Amanda Knox Acquittal Appealed by Italy Prosecutors

Italian prosecutors have filed an appeal against the October acquittal of American student Amanda Knox on Tuesday.

Prosecutors Giovanni Galati and Giancarlo Costagliola filed the motion arguing that Knox's acquittal for the death of her British roommate Meredith Kercher was "contradictory and illogical."

Galati told reporters in Perugia that the appeals decision, which threw out the original conviction, was wrought with "omissions and many errors."

The 112-page appeal will be reviewed by the Court of Cassation, which will determine if there are grounds for retrial.

The Knox family released a statement on Tuesday calling the motion "simply another example of harassment by the prosecution against Amanda."

Meredith Kercher, 21, was found dead on Nov. 1, 2007 in the Perugia apartment she shared with the Seattle-native Amanda Knox.

In a 2007 murder trial, Knox was convicted alongside her then Italian boyfriend Raffaele Sollecito for the murder of Kercher in what the prosecution described as a drug fueled orgy gone wrong. A third man, Rudy Guede was also convicted in a separate trial for the murder.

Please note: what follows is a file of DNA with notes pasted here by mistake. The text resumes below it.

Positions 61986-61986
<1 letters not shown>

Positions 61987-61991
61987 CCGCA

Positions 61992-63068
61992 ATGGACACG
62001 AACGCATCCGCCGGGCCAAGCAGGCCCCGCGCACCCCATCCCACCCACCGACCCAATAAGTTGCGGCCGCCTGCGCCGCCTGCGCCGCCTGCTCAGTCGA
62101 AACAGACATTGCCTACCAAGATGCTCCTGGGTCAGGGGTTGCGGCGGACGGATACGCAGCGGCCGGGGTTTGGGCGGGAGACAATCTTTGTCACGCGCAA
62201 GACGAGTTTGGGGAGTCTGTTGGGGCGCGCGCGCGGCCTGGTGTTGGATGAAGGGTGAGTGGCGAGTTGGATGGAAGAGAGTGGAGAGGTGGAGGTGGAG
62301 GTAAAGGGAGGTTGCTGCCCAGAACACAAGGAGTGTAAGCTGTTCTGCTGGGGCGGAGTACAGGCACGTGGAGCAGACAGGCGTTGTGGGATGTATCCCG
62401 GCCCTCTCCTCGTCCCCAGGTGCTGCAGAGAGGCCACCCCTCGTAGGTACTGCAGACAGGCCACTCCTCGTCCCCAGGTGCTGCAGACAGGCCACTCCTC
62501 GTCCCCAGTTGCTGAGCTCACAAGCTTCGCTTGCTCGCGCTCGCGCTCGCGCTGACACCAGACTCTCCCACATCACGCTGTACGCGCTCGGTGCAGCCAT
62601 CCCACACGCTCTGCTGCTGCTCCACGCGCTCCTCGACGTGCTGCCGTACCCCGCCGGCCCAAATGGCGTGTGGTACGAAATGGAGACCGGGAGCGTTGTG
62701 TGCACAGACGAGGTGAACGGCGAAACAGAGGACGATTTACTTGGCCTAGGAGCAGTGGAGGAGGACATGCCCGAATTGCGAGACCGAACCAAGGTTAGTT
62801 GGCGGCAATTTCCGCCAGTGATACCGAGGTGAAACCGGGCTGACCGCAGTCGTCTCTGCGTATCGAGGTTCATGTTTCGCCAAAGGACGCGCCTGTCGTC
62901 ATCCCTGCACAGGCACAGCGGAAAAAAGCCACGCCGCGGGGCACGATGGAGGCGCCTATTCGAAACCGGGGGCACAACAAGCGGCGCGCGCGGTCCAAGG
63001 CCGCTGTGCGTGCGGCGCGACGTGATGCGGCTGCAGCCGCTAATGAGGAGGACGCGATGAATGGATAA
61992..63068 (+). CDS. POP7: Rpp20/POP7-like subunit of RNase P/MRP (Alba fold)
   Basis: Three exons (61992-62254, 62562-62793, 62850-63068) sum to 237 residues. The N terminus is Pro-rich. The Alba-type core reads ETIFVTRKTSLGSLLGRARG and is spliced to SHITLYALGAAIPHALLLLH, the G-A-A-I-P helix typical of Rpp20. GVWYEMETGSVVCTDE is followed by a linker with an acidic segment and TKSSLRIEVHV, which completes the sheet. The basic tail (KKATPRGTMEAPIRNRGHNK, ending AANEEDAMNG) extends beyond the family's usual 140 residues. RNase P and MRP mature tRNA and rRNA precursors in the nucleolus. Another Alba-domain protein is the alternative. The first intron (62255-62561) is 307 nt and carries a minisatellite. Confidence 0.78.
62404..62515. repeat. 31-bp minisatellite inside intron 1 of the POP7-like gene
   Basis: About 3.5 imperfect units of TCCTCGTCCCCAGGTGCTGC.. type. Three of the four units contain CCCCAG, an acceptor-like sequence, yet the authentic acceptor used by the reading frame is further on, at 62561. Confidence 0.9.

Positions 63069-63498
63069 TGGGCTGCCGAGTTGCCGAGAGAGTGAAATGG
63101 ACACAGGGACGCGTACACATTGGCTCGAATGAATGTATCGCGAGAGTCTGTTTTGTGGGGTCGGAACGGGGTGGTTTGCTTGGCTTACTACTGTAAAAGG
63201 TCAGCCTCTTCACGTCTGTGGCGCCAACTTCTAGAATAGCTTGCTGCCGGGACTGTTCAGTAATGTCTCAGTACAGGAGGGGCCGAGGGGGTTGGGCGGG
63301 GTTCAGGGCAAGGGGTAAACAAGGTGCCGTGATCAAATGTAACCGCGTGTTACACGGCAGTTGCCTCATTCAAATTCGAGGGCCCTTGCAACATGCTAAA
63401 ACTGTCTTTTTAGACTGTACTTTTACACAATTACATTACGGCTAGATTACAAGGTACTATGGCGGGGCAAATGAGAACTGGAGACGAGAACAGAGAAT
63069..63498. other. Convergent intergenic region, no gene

Knox and Sollecito were acquitted in a highly publicized appeals trial in 2011.

In an official statement regarding the acquittal the Italian court said that there was a "material non-existence" of evidence to convict Knox and Sollecito. The court additionally found the prosecution's description of the murder as a drug fueled orgy gone wrong as "far from probable."

The Kercher family continues to believe that both Knox and Sollecito know what happened the night their daughter was murdered and have always said that they backed the original verdict in the Amanda Knox case.

Kercher's father has called the acquittal "ludicrous."

"There were 47 wounds on Meredith and two knives used. One person couldn't possibly have done that," he told the Daily Mirror in October.